Australia’s economy shrank in the third quarter, but the decline was less severe than forecast, raising hopes for a full recovery in the last three months of the year.
Gross domestic product fell 1.9 percent from July to September compared to the previous quarter, the third-largest quarter-on-quarter decline on record, after restrictions on the Delta coronavirus variant weakened demand .
But the decline, which followed four consecutive quarters of growth, predicted expectations of a 2.7 percent contraction by economists polled by Reuters.
Government support has eased the impact on household consumption, with consumer spending booming after restrictions were lifted.
“Households are sitting on savings, businesses have shown resilience and the public sector has done the heavy lifting, covering the Delta disruption and endorsing a smaller-than-expected contraction in today’s national accounts,” said Jo Masters, Oceania’s chief economist at EY, the professional services firm.
“This strength shows in the fact that we will only need 2 percent growth in the December quarter to get the economy back to pre-Delta levels – which is achievable even in the face of Omicron,” she added, with reference to a new coronavirus variant discovered in recent days.
Official data from the Australian Bureau of Statistics showed that growth in the third quarter can be attributed mainly to exports and government spending.
The economy grew by 3.9 percent compared to the same period in 2020, shortly after restrictions were first introduced, down from an annual rate of 9.5 in the second quarter of this year.
Tapas Strickland, director of economics at National Australia Bank, expected a sharp recovery in the last three months of 2021 based on employment data, household consumption and demand in the current quarter.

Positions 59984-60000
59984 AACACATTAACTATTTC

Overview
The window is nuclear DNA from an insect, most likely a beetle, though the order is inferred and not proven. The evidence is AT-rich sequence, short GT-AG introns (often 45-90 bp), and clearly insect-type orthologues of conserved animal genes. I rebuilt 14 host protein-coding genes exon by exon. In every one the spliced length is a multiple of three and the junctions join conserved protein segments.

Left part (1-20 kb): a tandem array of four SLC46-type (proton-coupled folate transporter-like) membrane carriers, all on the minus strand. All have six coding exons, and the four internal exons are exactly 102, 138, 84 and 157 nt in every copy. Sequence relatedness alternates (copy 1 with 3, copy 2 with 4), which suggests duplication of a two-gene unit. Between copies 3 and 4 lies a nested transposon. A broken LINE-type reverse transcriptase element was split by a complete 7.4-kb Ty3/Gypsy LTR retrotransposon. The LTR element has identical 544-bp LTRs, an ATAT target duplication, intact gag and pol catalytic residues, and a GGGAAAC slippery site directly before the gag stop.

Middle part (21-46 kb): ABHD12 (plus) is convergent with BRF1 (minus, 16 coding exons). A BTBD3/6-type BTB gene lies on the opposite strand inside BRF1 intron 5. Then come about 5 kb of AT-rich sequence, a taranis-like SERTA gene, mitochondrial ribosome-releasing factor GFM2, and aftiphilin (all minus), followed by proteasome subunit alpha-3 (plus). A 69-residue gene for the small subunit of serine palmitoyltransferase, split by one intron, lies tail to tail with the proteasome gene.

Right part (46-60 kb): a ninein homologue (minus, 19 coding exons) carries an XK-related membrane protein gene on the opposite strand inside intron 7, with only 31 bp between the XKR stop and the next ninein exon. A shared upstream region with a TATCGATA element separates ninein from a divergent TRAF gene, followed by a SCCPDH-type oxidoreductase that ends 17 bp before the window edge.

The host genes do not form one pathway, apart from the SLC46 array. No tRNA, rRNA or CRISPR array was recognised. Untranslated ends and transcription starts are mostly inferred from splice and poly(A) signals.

“There is good reason to expect a very sharp upswing in the fourth quarter and growth back to pre-constraint level,” he said.
The Reserve Bank of Australia has forecast 3 per cent annual growth for 2021.
Australia’s unemployment rate rose to 5.2 per cent in October, but recent payroll data have shown that employment will rise in November and the declines associated with restrictions more than recover.
The economy has already experienced skills shortages and plans to reopen borders for international students and those on work vacations are expected to ease the pressure. But the government has announced that the measures will be postponed until December 15 after the emergence of the Omicron variant.
Contrary to the global economic picture, Australia was not hit by inflationary pressures because wage growth remains weak and the country has not faced high energy costs.
The ABS said the shorter and sharper restrictions implemented from late 2020 had a significantly different impact on household consumption than measures taken earlier in the pandemic.
“The weekly pooled bank data showed that expenditure in discretionary consumption categories decreased when restrictions were imposed, but recovered almost immediately when the restriction ended,” the ABS said.
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